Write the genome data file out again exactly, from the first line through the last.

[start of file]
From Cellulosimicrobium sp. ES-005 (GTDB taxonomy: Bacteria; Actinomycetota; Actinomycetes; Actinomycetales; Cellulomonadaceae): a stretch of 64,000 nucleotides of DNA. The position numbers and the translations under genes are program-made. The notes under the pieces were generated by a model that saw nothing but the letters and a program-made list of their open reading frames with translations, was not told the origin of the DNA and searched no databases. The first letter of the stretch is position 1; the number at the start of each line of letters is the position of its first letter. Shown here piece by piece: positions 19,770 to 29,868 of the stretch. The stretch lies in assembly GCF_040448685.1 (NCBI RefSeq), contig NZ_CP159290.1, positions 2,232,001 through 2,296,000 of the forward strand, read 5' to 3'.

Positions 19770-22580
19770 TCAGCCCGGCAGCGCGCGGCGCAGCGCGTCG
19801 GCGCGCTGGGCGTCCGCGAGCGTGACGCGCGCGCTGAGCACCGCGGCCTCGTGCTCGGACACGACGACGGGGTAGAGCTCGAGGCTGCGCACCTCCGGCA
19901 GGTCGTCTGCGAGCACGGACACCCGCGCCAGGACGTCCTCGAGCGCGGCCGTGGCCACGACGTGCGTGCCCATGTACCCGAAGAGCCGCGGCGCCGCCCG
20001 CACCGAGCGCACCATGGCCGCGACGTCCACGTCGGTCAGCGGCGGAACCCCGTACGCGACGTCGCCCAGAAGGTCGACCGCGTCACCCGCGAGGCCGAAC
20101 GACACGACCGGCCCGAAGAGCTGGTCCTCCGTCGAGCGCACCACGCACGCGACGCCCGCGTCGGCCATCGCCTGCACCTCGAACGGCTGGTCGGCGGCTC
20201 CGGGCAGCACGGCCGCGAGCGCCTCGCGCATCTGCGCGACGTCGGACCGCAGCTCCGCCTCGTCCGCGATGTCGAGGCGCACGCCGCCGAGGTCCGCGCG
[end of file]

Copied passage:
From Cellulosimicrobium sp. ES-005 (GTDB taxonomy: Bacteria; Actinomycetota; Actinomycetes; Actinomycetales; Cellulomonadaceae): a stretch of 64,000 nucleotides of DNA. The position numbers and the translations under genes are program-made. The notes under the pieces were generated by a model that saw nothing but the letters and a program-made list of their open reading frames with translations, was not told the origin of the DNA and searched no databases. The first letter of the stretch is position 1; the number at the start of each line of letters is the position of its first letter. Shown here piece by piece: positions 19,770 to 29,868 of the stretch. The stretch lies in assembly GCF_040448685.1 (NCBI RefSeq), contig NZ_CP159290.1, positions 2,232,001 through 2,296,000 of the forward strand, read 5' to 3'.

Positions 19770-22580
19770 TCAGCCCGGCAGCGCGCGGCGCAGCGCGTCG
19801 GCGCGCTGGGCGTCCGCGAGCGTGACGCGCGCGCTGAGCACCGCGGCCTCGTGCTCGGACACGACGACGGGGTAGAGCTCGAGGCTGCGCACCTCCGGCA
19901 GGTCGTCTGCGAGCACGGACACCCGCGCCAGGACGTCCTCGAGCGCGGCCGTGGCCACGACGTGCGTGCCCATGTACCCGAAGAGCCGCGGCGCCGCCCG
20001 CACCGAGCGCACCATGGCCGCGACGTCCACGTCGGTCAGCGGCGGAACCCCGTACGCGACGTCGCCCAGAAGGTCGACCGCGTCACCCGCGAGGCCGAAC
20101 GACACGACCGGCCCGAAGAGCTGGTCCTCCGTCGAGCGCACCACGCACGCGACGCCCGCGTCGGCCATCGCCTGCACCTCGAACGGCTGGTCGGCGGCTC
20201 CGGGCAGCACGGCCGCGAGCGCCTCGCGCATCTGCGCGACGTCGGACCGCAGCTCCGCCTCGTCCGCGATGTCGAGGCGCACGCCGCCGAGGTCCGCGCG